Wesley Chapel Insurance Dispute Attorney
Insurance is supposed to provide protection in the event of an accident. Unfortunately, as many policyholders soon discover, insurers are looking out mainly for themselves. Although they happily cash your insurance premiums every month, when it comes time to make a claim these same insurers often drag their feet.
Fortunately, Floridians do have rights to fair treatment under state law. The state regulates insurance companies and provides the public with a right to bring legal claims when they are treated unfairly. Contact Moore Law to learn more. Our Wesley Chapel insurance dispute attorney can review your dispute and map out the best strategy for making a claim.
Typical Insurance Disputes
Our clients have disputes involving all types of insurance policies, including medical, dental, homeowner’s, renters, and auto insurance. Many of the disputes revolve around:
- Denial of claims. The insurer claims that your losses are not covered by the policy, so they pay nothing. There are many reasons for a denial, but often insurers claim that the damages pre-existed an accident or that your policy coverage has lapsed.
- Lowball offers. The insurer only agrees to cover part of a claim. Often, they assert that your injuries or losses were not as serious as you believe or that you are partially at fault for your loss.
- Delayed investigation. An insurer might be dragging their heels and not investigate your losses in a timely manner. Insurance adjusters could be hard to get in touch with.
- Refusal to pay out a claim. Even if the insurer agrees you are entitled to money, they might delay for no valid reason.
Your Right to Fair Treatment
Insurers must act in good faith when dealing with policyholders and anyone making a claim. This means they should:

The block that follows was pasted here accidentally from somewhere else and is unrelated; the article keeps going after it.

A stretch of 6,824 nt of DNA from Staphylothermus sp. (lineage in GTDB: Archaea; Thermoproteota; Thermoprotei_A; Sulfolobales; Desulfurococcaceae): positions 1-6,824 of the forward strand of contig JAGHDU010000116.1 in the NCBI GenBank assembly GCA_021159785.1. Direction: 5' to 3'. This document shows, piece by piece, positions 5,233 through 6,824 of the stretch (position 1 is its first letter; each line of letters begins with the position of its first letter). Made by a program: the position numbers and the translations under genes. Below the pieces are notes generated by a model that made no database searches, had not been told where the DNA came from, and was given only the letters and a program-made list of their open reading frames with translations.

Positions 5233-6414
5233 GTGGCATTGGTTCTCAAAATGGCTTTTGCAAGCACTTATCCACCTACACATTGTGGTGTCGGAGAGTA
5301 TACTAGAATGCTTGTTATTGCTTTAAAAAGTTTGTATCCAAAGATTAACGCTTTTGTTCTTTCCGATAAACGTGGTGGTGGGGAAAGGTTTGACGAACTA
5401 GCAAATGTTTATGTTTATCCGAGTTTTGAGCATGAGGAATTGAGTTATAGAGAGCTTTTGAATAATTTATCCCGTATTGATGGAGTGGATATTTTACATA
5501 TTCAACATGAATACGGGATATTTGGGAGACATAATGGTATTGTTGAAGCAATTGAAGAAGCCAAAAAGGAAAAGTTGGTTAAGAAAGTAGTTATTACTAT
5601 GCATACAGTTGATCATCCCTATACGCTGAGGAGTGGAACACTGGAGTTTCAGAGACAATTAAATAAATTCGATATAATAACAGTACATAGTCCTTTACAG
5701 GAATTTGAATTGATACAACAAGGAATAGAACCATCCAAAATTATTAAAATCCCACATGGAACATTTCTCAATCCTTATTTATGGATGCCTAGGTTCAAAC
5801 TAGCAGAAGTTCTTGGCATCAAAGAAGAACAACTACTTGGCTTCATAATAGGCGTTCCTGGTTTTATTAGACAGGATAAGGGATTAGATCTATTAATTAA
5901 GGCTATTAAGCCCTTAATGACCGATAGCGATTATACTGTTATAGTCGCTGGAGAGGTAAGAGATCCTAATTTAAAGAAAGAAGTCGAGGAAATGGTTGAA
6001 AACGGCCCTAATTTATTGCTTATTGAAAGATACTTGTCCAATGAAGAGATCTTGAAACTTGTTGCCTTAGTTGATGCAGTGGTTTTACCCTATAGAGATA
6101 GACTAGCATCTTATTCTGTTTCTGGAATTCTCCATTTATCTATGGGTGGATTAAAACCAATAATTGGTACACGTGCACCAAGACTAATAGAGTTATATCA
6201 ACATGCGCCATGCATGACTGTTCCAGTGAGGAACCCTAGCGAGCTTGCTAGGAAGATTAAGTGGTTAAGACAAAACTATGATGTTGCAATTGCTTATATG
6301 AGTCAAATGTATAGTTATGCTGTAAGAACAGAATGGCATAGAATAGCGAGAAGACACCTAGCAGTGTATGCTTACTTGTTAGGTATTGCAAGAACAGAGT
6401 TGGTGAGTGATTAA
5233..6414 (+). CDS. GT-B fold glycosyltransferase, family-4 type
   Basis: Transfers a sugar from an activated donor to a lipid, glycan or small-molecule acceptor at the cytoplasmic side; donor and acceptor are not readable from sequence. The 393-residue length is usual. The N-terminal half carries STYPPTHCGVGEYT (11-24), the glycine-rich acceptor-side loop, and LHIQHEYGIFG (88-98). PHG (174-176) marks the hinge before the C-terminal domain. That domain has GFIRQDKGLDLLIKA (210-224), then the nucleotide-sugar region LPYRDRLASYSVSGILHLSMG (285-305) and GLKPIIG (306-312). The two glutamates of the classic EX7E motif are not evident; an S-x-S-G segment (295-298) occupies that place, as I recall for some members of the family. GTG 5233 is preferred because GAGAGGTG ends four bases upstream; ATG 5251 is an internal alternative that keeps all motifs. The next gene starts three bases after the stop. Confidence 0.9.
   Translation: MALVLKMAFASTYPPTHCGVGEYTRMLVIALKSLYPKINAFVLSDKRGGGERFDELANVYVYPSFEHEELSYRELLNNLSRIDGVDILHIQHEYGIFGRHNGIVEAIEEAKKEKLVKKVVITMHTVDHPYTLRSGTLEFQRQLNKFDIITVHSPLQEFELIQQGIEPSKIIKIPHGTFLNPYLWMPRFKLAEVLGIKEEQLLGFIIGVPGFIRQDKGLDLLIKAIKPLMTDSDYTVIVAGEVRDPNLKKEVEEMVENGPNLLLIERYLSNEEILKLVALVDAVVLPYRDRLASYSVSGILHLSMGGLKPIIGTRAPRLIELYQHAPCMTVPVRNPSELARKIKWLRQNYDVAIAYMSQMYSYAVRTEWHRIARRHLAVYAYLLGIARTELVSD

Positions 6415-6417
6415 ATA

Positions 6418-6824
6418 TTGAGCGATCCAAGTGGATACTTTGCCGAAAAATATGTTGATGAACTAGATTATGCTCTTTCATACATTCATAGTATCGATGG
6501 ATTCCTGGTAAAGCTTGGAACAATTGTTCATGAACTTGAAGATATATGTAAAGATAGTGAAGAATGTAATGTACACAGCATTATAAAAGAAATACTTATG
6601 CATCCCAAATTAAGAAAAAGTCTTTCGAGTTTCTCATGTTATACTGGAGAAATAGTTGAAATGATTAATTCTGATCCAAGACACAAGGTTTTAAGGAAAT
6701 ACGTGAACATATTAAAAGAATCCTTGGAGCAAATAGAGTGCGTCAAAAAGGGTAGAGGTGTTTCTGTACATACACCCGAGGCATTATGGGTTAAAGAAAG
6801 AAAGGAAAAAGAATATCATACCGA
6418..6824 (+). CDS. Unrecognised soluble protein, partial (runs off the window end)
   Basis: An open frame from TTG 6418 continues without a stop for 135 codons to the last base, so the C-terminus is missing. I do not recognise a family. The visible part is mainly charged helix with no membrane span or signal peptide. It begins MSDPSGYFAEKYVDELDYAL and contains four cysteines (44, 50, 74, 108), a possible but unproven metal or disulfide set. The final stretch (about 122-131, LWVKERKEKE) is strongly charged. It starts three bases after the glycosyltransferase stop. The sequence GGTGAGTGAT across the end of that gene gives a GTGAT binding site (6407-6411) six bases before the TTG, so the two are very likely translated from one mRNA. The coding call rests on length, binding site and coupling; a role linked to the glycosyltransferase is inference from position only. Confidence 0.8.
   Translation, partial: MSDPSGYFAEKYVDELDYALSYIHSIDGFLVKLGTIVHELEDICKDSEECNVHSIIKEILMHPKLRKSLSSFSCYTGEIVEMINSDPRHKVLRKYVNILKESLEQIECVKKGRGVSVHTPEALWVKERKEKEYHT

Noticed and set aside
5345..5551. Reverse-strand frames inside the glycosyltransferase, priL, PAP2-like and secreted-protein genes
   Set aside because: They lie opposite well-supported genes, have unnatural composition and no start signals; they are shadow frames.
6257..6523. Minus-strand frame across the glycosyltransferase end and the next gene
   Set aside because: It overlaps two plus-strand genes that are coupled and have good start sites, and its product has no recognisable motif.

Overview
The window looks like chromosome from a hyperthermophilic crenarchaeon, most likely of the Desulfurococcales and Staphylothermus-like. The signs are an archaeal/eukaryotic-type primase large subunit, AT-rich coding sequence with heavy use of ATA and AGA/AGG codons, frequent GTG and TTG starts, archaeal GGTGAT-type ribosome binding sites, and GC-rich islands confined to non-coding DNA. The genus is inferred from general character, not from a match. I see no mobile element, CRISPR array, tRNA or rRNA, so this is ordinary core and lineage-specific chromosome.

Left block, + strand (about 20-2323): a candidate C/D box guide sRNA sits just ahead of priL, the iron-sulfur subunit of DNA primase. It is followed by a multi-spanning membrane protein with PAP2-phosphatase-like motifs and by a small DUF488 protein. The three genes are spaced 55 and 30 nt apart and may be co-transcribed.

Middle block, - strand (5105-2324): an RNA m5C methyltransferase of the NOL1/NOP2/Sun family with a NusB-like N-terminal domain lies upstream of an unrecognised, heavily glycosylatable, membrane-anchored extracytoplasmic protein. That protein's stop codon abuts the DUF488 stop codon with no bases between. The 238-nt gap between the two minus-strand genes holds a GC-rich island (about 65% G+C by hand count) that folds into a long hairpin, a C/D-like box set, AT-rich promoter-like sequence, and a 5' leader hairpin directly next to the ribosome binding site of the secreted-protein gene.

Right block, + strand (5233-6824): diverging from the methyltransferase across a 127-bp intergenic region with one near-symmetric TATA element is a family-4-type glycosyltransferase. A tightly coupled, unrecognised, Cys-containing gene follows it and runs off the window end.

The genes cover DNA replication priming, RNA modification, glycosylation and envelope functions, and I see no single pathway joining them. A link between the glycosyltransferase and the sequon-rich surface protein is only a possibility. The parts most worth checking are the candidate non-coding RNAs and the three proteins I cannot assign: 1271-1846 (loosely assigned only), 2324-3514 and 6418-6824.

- Promptly investigate a claim
- Settle a claim in good faith
- Pay a settlement when liability is clear
- Communicate their reasons for any denial of a claim
- Not require the completion of excessive forms
- Not make a misrepresentation about a material fact to induce settlement
- Not use an altered document as part of the settlement
Any violation of these obligations could potentially give rise to a lawsuit for bad faith. Under Florida Statute 624.155, an insured can bring a claim when they are injured by their insurer’s bad faith conduct. For example, a storm might have damaged your home, but your insurer rejects the claim without legitimate reason.
Giving Notice to Insurers
Florida law gives insurers the ability to correct or “cure” their violation. For this reason, you should provide written notice that the insurer is not following the law. They have 60 days to cure, and you typically cannot bring a lawsuit for bad faith before that period. However, notice of an intent to sue is often enough to job some insurers to begin taking a claim seriously.
Speak with a Wesley Chapel Insurance Dispute Attorney Today
Over the past 30 years, insurance companies in Florida have grown large by aggressively protecting their bottom line. If you don’t think your insurer has given you a fair shake, contact Moore Law today. We can negotiate with the insurer to cure any violations and seek to get your claim paid